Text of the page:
KANSAS CITY — A former Kansas City, Kan., bus driver will not face criminal charges for a wreck that killed a 9-year-old girl in March.
On Friday, Wyandotte County District Attorney Jerome A. Gorman said that after thoroughly examining Kansas statutes for negligence, he would not pursue charges against William H. Johnson Jr. in the death of Patience N. Cary.
“After reviewing the investigation in this case, it appears that Johnson veered off the roadway after looking into the rearview mirror, striking the stop sign and Patience Cary. Neither fatigue, alcohol, drugs nor speed appears to have played a factor in the incident,” Gorman wrote in a letter to a police detective.
Patience’s grandmother, Denise Forsman, said she felt sorry for the bus driver but was deeply disappointed by the district attorney’s decision not to file charges.
“We’ve gotten no answers, and this isn’t the answer that we wanted,” Forsman said.
“She was just standing there, and this guy just comes out of the blue and runs her over and kills her, and nothing comes of it? It doesn’t make sense.”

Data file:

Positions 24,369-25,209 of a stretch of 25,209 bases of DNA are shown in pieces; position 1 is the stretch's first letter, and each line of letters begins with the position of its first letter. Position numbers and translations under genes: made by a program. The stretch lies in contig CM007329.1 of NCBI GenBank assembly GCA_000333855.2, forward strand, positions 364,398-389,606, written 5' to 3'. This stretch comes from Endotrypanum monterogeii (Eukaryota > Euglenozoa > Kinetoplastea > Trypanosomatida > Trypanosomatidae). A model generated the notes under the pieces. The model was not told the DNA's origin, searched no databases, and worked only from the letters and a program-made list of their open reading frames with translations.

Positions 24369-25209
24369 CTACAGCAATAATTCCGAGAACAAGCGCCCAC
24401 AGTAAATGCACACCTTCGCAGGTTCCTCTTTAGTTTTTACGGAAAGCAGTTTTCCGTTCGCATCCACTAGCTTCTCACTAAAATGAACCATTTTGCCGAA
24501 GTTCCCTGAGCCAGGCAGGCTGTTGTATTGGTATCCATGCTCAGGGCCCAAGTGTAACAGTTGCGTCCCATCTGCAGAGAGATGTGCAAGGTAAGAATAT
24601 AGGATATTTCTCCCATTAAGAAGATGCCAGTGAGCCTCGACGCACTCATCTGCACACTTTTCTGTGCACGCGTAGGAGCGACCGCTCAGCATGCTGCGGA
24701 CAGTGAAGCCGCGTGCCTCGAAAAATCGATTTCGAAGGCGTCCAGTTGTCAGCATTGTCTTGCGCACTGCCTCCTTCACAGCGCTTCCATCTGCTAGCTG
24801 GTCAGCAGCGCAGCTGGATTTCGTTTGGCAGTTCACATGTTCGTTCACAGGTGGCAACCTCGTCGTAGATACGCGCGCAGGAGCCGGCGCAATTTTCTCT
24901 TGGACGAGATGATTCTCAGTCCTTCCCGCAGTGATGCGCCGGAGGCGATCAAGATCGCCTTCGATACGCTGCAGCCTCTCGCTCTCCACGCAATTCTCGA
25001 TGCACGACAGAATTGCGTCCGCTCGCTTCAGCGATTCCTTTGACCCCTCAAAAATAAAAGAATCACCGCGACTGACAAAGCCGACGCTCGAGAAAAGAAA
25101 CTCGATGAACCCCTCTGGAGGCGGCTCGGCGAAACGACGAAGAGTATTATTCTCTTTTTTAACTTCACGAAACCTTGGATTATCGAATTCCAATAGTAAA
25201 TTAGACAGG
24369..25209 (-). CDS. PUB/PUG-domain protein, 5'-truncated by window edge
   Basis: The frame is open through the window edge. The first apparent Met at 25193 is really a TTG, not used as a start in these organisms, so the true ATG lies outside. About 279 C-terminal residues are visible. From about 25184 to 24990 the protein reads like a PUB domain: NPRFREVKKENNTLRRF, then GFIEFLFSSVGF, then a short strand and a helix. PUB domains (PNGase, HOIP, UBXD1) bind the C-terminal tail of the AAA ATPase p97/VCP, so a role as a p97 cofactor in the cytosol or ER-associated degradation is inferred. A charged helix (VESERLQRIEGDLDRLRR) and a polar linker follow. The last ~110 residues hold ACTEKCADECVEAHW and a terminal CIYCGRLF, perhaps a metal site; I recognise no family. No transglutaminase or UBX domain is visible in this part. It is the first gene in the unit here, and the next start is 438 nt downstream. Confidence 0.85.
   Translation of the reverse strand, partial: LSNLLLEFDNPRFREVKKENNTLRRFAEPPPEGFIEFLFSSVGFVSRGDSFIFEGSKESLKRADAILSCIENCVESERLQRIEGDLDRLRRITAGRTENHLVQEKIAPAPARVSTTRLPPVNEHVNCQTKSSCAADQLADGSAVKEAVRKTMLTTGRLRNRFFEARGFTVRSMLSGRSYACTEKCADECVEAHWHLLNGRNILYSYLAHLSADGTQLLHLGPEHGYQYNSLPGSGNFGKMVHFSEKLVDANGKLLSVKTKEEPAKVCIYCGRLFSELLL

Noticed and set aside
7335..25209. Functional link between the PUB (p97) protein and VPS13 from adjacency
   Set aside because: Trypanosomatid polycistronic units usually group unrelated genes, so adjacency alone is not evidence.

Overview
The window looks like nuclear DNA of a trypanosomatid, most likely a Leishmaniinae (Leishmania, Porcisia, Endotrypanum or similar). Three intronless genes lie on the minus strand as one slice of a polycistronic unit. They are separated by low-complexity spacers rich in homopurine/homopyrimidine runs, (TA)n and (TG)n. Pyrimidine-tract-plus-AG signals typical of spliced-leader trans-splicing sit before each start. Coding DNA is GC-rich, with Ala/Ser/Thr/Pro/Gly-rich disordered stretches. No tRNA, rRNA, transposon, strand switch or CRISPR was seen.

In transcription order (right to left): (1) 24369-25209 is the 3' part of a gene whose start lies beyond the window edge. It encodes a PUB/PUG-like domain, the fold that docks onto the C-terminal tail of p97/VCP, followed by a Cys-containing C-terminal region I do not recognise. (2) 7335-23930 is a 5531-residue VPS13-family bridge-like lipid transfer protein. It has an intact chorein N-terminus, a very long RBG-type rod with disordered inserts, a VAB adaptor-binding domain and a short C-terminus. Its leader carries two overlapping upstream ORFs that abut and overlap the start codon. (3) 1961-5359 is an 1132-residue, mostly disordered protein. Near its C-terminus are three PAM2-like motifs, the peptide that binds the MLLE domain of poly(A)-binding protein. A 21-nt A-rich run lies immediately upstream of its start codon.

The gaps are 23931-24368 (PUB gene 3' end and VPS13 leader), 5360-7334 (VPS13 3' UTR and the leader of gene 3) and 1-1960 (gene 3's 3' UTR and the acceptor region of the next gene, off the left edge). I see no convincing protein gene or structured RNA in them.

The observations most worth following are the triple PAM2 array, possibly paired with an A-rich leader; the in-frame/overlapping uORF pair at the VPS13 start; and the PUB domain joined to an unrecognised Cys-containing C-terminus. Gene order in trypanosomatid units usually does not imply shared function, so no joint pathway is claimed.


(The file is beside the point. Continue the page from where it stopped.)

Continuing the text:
The wreck happened at North 66th Street and Parkview Avenue.
Johnson could not be reached Friday for comment. In late April, he was terminated from his bus driving job in the Kansas City, Kan., School District.
Gorman gave this account in the letter: During two interviews with police, an apologetic Johnson said the accident happened when he looked into the rearview mirror. A bus video appears to confirm his account.
Johnson acknowledged that he worked a second job the night before and slept about five hours.
“While the review of the video indicated that Johnson appeared to be yawning and appearing to doze off at times prior to the incident, he appeared to be alert just before and at the time of the incident. There is no evidence that fatigue caused him to veer off the roadway.”
Johnson didn’t know he'd struck Patience until one of the students informed him that he had struck the little girl.
Forsman said the family was reeling from the loss. Her mother had just come out of the house to escort Patience’s younger sister across when the bus hit Patience.
“We’re still dealing with the fact that we don’t have her,” Forsman said, noting that it has been difficult for the entire neighborhood. “They have to see that spot daily.”